Member Blogs > ten pound island book companyA Humanist Take

  • Sun, 29 Mar 2015 06:15:49    Permalink

    Colleague Mike Buehler of Boston Rare Maps  just sent me a link to a fascinating article on modern uses and readings of nineteenth century ship's logs– (dig the YouTube videos of whale ship passages over time!) by a very cool guy named Ben Schmidt at Northeastern University. As near as I can make out, the writer argues for, and explains, the digital application of statistics compiled from ships' logs and journals. From these results he posits a discipline in which the traditional “humanist” reading of such materials would be altered.

    Yes, it sounds complicated. Perhaps I should let him explain it.
    The central conclusion is this: To do humanistic readings of digital data, we cannot rely on either traditional humanistic competency or technical expertise from the sciences. This presents a challenge for the execution of research projects on digital sources: research-center driven models for digital humanistic resource, which are not uncommon, presume that traditional humanists can bring their interpretive skills to bear on sources presented by others. We need to rejuvenate three traditional practices: first, a source criticism that explains what's in the data; second, a hermeneutics that lets us read data into a meaningful form; and third, situated argumentation that ties the data in to live questions in the field.
    As I said to Mike, the man must be brilliant. But if I had to share an office with him, I'd probably shoot myself. Or him.
    By contrast, here's a journal I just cataloged - definitely a "humanist" take...

    Manuscript.Log of Voyage in Sailing Vessel "Mantra" - Capt. Clifford Asbel. Starting Tahiti - French Polynesia May 1983. Edward M Southern, M.D. F.R.C.O.G, FALOG. Late Surg/Cmdr RNVR.4to, unpaginated. About 45 pages of manuscript entries. $200
    This looks at the outset like a fairly ordinary journal of a 20th century Pacific pleasure cruise, written by a recently retired MD. Soon, however, we realize that Dr. Southern is undergoing considerable mental anguish – perhaps a late midlife crisis. The journal begins April 30, 1983 as an accounting of expenses during a road trip from South Carolina to California. By May 1 he is comparing his experiences on the beaches of Normandy in 1944 with the present moment, as "possibly the worst day of my life." The trouble, it seems, is with his daughter, Judy. He is ending his relationship with her because he "can no longer stand the arrogant contempt of her prig of a husband who thinks he is perfect and has nothing but contempt for 'less people.' I am 20 times the man he will ever be." After a day of driving he purchases a ticket to Hawaii (on route to Tahiti) via California, where his son(?) Michael lives, carefully keeping accounts as he unravels mentally. “A new life awaits me if I do not have another heart attack or go back into deep depression again.” He drives 12 hours to Augusta, where he picks up a girl, though they do not quite have sex,then on to Birmingham, Baton Rouge, Houston, Phoenix, and Los Angeles – none of which is recorded in the 30 blank pages Dr. Southern has left to be filled in by a later iteration of himself. Then, on June 3, we find him in Tahiti, with Cliff, aboard the Mantra. Things seem to be going well enough there, with gourmet meals and interesting young women, until he begins wondering if he is "being screwed" financially by Cliff. He dismisses these fears, then treats us to an engaging illustrated tour of Polynesia – including Papeete. Morrea, Discovery Bay, the Bounty replica, and assorted beach combers and other characters he encounters along the way. Great fun! But a week later he's back to obsessing over the manner in which Cliff in preying on him financially. A few days after that, regarding his nemesis Cliff, "He appears to WANT to fight.” Dr. Southern is ready to leave Tahiti and the Mantra, but is trapped because his pension checks, being sent by the estranged Judy, have failed to arrive. He holds out hope that Michael will be able to sell the car he left behind in California. The Mantra returns to Papeete where, on Jun 16, cashing in his ticket, Dr. Southern flies back to California, his fantasies of a Pacific ramble dashed. The back of the book contains several pages of frantic, obsessive money worries and calculations, as he tries to imagine how he will live out his days. Fascinating journal of a troubled man, the kind you hope never to meet in your travels.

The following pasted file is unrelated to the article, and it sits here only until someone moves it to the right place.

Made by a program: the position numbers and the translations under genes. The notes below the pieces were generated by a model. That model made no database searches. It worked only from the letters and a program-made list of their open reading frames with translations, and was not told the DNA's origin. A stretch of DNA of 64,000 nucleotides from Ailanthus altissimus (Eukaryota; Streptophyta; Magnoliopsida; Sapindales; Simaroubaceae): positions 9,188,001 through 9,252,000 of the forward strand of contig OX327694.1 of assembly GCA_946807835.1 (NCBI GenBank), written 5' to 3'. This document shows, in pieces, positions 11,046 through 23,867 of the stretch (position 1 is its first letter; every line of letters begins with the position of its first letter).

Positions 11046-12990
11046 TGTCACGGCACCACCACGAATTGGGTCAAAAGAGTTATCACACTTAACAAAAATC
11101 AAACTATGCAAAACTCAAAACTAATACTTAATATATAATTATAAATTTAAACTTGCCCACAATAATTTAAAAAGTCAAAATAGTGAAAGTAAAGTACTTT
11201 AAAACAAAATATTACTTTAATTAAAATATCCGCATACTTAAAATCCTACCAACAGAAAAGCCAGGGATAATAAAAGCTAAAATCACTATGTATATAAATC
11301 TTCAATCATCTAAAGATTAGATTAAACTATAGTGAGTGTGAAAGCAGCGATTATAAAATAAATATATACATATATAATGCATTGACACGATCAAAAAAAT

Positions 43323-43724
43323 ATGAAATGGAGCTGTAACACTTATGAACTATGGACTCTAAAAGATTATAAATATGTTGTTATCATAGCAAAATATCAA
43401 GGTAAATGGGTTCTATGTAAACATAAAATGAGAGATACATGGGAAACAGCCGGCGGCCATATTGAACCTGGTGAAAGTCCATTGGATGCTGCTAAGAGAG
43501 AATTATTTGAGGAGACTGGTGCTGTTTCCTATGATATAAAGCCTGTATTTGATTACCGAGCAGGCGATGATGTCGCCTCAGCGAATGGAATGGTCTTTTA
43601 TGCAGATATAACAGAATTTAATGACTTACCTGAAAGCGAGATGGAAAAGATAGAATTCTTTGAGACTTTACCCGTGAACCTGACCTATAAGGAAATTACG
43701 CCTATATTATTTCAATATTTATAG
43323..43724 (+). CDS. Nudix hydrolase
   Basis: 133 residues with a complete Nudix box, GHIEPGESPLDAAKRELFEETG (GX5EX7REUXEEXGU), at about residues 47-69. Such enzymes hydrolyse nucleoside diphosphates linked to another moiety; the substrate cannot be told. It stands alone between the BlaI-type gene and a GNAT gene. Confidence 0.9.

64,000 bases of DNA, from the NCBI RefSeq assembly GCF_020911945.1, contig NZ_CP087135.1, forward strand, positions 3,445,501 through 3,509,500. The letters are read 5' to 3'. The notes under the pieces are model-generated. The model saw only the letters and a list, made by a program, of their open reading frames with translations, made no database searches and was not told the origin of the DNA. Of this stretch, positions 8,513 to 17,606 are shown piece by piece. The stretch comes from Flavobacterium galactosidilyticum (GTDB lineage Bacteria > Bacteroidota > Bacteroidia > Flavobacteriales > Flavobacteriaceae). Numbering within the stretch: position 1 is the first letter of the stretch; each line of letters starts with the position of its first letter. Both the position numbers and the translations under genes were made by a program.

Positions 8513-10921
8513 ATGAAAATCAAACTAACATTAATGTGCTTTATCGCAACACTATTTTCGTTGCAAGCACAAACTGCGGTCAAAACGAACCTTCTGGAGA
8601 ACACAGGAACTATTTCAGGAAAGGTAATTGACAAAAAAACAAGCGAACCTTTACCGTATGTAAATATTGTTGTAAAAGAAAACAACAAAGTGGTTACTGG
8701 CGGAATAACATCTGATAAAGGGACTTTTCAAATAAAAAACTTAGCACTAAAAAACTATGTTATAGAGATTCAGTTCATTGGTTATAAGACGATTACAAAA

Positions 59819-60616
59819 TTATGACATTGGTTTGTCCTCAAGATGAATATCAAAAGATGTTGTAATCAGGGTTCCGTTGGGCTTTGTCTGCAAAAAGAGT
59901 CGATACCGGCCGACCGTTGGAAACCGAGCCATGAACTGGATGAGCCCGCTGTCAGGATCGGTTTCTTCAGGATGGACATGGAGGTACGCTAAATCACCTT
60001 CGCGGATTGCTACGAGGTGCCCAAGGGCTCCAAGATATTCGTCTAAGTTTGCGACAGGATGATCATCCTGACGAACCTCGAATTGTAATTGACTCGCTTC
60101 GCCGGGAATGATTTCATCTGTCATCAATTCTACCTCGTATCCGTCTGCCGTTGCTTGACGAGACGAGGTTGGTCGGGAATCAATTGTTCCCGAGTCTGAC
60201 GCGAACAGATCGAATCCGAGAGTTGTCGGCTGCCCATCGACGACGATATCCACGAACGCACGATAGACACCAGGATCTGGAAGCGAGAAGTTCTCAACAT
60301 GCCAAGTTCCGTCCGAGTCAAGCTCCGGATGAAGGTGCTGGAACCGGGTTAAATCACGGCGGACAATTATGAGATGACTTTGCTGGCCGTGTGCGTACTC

After spending two months with Dr. Southern, I think I'd take that office with Ben Schmidt afterall.

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